People of that time and place were more familiar with death than most of us are today.  In comparison with our society, their infant mortality rates were much higher, their lifespans were usually much shorter, and they themselves prepared the bodies of their loved ones for burial. They knew all about death.  As well, they knew that Roman soldiers were seasoned professional experts in administering a long, painful execution.  Joseph of Arimathea removed the Lord’s dead body from the cross and, with the help of Nicodemus, buried Him.  The women went to the tomb very early on Sunday morning in order to anoint the Savior’s dead body.  None of them had any illusions about what death meant.  There could have been nothing more shocking to them in the world than the unexpected and unbelievably good news that “Christ is risen!”  And quite understandably, Thomas did not believe in the resurrection until the Lord appeared to Him, still bearing His wounds, and invited Him to touch His Body.  Then Thomas confessed the risen Christ as “My Lord and my God!”
We should not be surprised that many people today continue to doubt the truth of Christ’s resurrection.  Such a unique and astonishing event is a great challenge to accept, for it is contrary to what we know about death in this world.  But perhaps it is precisely the difficulty of believing in the resurrection that invites us to deep, personal faith in our Savior’s great victory over the grave.  We do not need much faith in order to agree that water freezes at a certain temperature, as a little experimentation with a thermometer will remove all doubt.  We do not need much faith in order to believe that it is better to lead a morally decent life than one characterized by dishonesty and murder.  In one way or another, virtually all cultures and religions teach that.  But if we are going to believe that Jesus Christ is the Son of God Who rose victorious over death and made even the grave an entryway to the eternal life of the Heavenly Kingdom, then we need the kind of faith that takes root to the very depths of our souls.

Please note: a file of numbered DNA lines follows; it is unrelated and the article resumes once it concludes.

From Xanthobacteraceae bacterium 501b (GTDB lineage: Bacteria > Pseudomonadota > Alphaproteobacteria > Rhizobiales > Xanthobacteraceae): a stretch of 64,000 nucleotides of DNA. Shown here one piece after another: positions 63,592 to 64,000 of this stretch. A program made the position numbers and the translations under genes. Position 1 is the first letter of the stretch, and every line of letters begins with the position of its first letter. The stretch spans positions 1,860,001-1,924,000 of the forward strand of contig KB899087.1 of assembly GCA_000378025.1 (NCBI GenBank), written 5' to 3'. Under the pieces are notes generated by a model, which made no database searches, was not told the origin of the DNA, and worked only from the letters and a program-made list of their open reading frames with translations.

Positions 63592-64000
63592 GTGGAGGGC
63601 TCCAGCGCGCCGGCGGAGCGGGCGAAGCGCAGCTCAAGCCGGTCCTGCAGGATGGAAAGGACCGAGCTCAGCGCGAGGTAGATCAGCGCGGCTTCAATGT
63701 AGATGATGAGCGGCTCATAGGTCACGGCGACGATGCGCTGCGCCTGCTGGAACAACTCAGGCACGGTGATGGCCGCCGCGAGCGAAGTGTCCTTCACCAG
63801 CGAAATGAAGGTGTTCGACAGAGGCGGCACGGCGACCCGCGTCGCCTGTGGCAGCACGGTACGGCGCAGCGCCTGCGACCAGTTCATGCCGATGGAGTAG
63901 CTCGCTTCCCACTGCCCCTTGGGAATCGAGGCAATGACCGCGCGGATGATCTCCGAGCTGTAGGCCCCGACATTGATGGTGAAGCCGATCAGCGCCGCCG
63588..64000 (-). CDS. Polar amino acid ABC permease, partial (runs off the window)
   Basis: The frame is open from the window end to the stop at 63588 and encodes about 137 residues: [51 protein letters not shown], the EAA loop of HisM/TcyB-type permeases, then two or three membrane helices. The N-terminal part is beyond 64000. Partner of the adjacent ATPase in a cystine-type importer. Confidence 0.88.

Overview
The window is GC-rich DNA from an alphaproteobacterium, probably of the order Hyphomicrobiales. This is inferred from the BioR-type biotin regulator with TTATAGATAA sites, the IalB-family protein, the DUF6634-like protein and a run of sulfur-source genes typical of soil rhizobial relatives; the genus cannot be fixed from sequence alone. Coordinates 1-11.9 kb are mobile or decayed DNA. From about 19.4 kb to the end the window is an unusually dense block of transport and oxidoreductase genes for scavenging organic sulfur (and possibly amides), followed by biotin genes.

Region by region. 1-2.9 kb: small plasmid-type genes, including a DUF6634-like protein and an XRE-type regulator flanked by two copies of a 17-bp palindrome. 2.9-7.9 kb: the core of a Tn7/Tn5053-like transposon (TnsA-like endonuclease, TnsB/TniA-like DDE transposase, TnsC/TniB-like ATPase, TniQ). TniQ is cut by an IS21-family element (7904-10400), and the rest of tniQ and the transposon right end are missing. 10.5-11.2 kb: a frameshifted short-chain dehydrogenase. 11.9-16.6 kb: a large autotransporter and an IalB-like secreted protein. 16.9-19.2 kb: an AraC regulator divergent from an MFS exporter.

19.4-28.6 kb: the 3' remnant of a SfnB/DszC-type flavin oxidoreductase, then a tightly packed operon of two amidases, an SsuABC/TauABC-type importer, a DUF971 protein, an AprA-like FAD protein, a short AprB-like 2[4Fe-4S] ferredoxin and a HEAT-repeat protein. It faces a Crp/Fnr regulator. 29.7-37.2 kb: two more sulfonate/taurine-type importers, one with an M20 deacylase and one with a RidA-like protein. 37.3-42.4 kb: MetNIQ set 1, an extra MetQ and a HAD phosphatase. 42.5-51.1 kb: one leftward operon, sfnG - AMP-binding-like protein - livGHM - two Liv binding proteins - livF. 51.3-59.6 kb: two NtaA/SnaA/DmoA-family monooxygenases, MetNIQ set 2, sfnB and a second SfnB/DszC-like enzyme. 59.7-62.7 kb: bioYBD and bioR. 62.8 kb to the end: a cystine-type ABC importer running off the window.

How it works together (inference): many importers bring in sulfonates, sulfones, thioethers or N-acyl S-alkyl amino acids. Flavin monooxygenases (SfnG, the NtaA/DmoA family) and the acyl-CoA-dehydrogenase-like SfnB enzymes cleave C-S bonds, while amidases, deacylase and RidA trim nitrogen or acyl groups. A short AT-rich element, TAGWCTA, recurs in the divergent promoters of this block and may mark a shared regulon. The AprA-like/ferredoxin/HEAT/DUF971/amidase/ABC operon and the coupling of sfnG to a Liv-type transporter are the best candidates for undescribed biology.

That kind of faith is not like the rational certainty that we have about the temperature at which water freezes.  Instead, it is the kind of faith that requires trust in giving our lives to that which is not obvious; it requires profound commitment and sacrifice.  For example, the love of spouses for one another and for their children is not a rational theory based on objective experimentation or historical research.  It is known only through experience; it becomes real through a thousand acts of putting one another and the children before themselves.  It changes them.  It requires a kind of martyrdom, of dying to self for the sake of others.  There is a depth of love in marriage and family that it is simply impossible to know and experience without such sacrifice.   
The same is true of our knowledge of the Lord’s resurrection.  To say the least, it would be very hard to give an account of the origins of Christianity without Him actually rising in glory.  A few questions make this point clear.  For example, why would His followers have made up such an unbelievable story about a dead man, and then gone to their deaths out of faithfulness to a lie about a failed Messiah?  Why would they have concocted a story in which women, who were not viewed as reliable witnesses in that culture, provided the foundational testimony to such an astounding miracle?  Had they made up the resurrection, why would they have included in the gospels so much material that describes how they totally misunderstood Christ’s prediction of His own death and resurrection and then abandoned Him at the crucifixion?  Apart from the truth of His resurrection, the rise of the Christian faith makes no sense.
Nonetheless, many skeptics will, like Thomas, still be doubtful that something so contrary to our experience of the world actually happened.  Here we must remember that Thomas came to faith not due to rational arguments or historical research, but because of seeing the risen Lord before His own eyes.  Since we live after the Ascension, we do not see Him in that way today.  But the root meaning of the word martyr is “witness,” and from the very origins of the faith countless people have given the ultimate witness to the Savior’s victory over death by going to their deaths out of faithfulness to Him.  All the apostles, with the exception of John, did so.  “The blood of the martyrs is the seed of the Church.”  Their powerful example has, and still does, bear witness to the truth of Christ’s resurrection.  In them, we see the Savior’s victory over death with our own eyes.